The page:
Daniel Schrag has spent most of his life working on climate change. He studied the planet’s ancient warming periods early in his career, served as a climate advisor to President Barack Obama, and is now director of Harvard’s Center for the Environment.
But when he imagines the possibilities if President Donald Trump is reelected, climate change isn’t the issue he’s most concerned about.
“I immediately worry about democratic institutions,” he says. “I worry about profound and deep corruption at all levels, including the Justice Department.”
“The good news is that four years later, or whenever this ends, there are still a lot of things you can do for climate,” says Schrag. “But that’s not true if we have decimated the basic institutions of democracy.”
I heard similar responses again and again as I polled climate scientists and policy experts on what a Trump reelection would mean. After years of watching the administration unravel climate policies, subver the rule of law, stack courts, politicize a pandemic, undermine the election process, and hint about third and fourth terms, the people I asked are terrified of what the president may do if he remains in office for another four years or more.
Ken Caldeira, a climate scientist at the Carnegie Institution, said: “Well, first of all, there’s the question of ‘Will the US become a dictatorial, totalitarian regime?’”
Danny Cullenward, a lecturer at Stanford’s law school, replied: “There’s no climate policy angle to that story. The United States is then a failed state.”
Indeed, today’s heated academic debates among climate experts over the most effective mix of US policies and technologies could soon seem quaint, and beside the point.
New policies are effectively off the table. Old ones are very likely doomed. And climate change itself will only continue to accelerate as the time left to avoid extremely dangerous levels of warming ticks away.
“If he’s not elected, it won’t make me stop worrying about climate change; it will still be horribly hard to address,” says Jane Long, a former associate director at Lawrence Livermore National Lab. “But if he’s elected, the human race is not immune from extinction. You could make a bunch of really bad decisions and wipe out a whole lot of life.”
Still, I asked the experts to think beyond their fears and political views, and talk in specifics about what a second Trump term could mean for climate change. Several clear themes emerged.
Four more years would allow the White House to lock in place many of the environmental rollbacks it’s already enacted or is pursuing, which cover nearly every major federal tool available for cutting climate emissions.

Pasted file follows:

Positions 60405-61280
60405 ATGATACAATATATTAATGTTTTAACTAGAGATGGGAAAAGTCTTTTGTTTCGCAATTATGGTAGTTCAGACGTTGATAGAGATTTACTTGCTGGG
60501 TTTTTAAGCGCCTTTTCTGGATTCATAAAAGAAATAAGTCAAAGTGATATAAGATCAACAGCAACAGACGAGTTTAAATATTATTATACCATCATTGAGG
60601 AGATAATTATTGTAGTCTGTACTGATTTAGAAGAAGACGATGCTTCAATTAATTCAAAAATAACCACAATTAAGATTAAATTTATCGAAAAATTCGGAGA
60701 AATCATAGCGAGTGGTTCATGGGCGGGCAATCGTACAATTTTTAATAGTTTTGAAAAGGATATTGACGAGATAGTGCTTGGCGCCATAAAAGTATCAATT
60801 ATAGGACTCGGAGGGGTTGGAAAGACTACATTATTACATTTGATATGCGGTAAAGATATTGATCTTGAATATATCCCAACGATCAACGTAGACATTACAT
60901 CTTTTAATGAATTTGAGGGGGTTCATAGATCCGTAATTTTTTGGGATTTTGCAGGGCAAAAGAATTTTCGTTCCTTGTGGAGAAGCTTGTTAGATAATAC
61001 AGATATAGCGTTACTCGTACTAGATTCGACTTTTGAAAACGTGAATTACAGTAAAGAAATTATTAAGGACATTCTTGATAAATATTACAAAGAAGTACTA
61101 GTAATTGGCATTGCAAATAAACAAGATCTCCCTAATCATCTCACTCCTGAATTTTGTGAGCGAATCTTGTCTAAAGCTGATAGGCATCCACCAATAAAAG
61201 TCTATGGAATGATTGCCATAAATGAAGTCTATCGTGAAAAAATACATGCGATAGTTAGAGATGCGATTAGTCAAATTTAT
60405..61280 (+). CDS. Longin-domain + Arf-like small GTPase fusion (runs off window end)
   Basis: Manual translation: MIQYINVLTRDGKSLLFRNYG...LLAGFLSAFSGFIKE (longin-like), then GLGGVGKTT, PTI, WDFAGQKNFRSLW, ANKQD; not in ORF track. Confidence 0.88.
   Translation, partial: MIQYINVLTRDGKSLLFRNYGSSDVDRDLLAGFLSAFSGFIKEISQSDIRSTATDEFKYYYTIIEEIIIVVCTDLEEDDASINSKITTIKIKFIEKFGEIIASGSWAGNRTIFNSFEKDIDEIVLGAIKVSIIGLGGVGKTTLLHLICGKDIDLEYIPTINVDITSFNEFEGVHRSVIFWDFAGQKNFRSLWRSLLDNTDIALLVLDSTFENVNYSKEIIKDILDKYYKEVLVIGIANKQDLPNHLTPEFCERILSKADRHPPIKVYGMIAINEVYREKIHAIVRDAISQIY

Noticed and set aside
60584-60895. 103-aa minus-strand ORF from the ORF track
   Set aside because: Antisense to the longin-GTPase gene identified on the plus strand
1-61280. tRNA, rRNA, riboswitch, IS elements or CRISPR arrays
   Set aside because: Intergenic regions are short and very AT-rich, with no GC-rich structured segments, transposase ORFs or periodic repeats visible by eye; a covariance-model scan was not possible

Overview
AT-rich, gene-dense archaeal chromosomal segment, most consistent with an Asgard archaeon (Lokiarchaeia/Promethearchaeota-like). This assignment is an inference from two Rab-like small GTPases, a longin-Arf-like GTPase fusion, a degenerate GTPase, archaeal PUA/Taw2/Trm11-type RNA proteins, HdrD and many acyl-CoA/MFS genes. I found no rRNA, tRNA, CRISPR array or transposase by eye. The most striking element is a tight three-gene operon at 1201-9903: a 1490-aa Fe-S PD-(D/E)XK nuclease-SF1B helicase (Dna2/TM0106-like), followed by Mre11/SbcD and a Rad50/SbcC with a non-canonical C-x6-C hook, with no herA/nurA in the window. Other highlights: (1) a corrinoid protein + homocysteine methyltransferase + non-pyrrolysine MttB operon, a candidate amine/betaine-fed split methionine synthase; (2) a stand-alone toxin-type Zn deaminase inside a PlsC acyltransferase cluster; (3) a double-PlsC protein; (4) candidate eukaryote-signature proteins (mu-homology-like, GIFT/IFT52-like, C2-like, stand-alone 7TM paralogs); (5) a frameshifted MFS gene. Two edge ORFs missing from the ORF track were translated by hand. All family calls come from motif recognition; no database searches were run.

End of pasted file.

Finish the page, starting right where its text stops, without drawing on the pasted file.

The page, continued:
The very long list of policies the administration has tried to weaken or reverse include rules requiring oil, gas, and landfill companies to prevent leaks of methane, a highly potent greenhouse gas; restrictions on hydrofluorocarbons, greenhouse gases used in refrigeration and air conditioning; federal vehicle emissions standards; and the ability of states like California to set stricter rules of their own.
All these efforts face legal challenges, but a Trump reelection would give the administration more time to fight those battles, revise legal arguments and strategies, and stack courts in its favor, says Leah Stokes, an environmental policy expert at the University of California, Santa Barbara.
It’s also another four years to force out or muzzle scientists in federal agencies and replace them with pro-industry staff.
The death of Supreme Court justice Ruth Bader Ginsburg late last week ensures that the president will be able to swing the court further to the right. It appears Republican senators are preparing to replace Ginsburg with Trump’s nominee before the election and have the votes to do so.
So even if Biden wins, Democrats secure majorities in both houses of Congress, and they manage to enact sweeping climate laws, such legislation is now at greater risk of failing to pass Supreme Court scrutiny.
Meanwhile, if Trump wins, subsequent Supreme Court or federal court rulings could cement any number of the White House’s regulatory policies and establish precedents in environmental law that could last for decades.
That will have a very real impact on climate progress. The regulatory changes cited above alone would send the equivalent of another 1.8 billion tons of carbon dioxide into the atmosphere by 2035, according to a recent analysis by the Rhodium Group . That’s more than the annual fossil-fuel emissions from Russia.